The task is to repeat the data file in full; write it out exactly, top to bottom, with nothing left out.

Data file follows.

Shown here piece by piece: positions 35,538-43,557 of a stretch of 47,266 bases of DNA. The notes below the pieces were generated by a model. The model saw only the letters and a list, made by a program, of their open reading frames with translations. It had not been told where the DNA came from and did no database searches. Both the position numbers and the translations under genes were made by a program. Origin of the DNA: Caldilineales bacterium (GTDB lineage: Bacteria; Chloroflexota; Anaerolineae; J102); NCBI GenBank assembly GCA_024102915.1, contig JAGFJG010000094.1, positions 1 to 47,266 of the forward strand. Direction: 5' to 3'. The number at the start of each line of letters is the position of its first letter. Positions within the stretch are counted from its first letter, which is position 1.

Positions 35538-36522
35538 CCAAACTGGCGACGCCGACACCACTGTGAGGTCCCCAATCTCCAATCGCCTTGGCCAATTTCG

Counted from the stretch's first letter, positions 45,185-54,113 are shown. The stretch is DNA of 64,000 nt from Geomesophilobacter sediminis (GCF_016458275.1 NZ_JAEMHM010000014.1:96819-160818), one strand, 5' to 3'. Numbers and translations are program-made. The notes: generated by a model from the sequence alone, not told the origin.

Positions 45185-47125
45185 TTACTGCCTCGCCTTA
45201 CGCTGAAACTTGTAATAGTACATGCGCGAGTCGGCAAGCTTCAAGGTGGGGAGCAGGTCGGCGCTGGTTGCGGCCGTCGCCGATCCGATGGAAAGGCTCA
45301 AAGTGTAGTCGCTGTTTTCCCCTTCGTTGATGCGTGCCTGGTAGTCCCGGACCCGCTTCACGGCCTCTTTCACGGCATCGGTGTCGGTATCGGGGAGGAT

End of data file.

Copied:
Shown here piece by piece: positions 35,538-43,557 of a stretch of 47,266 bases of DNA. The notes below the pieces were generated by a model. The model saw only the letters and a list, made by a program, of their open reading frames with translations. It had not been told where the DNA came from and did no database searches. Both the position numbers and the translations under genes were made by a program. Origin of the DNA: Caldilineales bacterium (GTDB lineage: Bacteria; Chloroflexota; Anaerolineae; J102); NCBI GenBank assembly GCA_024102915.1, contig JAGFJG010000094.1, positions 1 to 47,266 of the forward strand. Direction: 5' to 3'. The number at the start of each line of letters is the position of its first letter. Positions within the stretch are counted from its first letter, which is position 1.

Positions 35538-36522
35538 CCAAACTGGCGACGCCGACACCACTGTGAGGTCCCCAATCTCCAATCGCCTTGGCCAATTTCG

Counted from the stretch's first letter, positions 45,185-54,113 are shown. The stretch is DNA of 64,000 nt from Geomesophilobacter sediminis (GCF_016458275.1 NZ_JAEMHM010000014.1:96819-160818), one strand, 5' to 3'. Numbers and translations are program-made. The notes: generated by a model from the sequence alone, not told the origin.

Positions 45185-47125
45185 TTACTGCCTCGCCTTA
45201 CGCTGAAACTTGTAATAGTACATGCGCGAGTCGGCAAGCTTCAAGGTGGGGAGCAGGTCGGCGCTGGTTGCGGCCGTCGCCGATCCGATGGAAAGGCTCA
45301 AAGTGTAGTCGCTGTTTTCCCCTTCGTTGATGCGTGCCTGGTAGTCCCGGACCCGCTTCACGGCCTCTTTCACGGCATCGGTGTCGGTATCGGGGAGGAT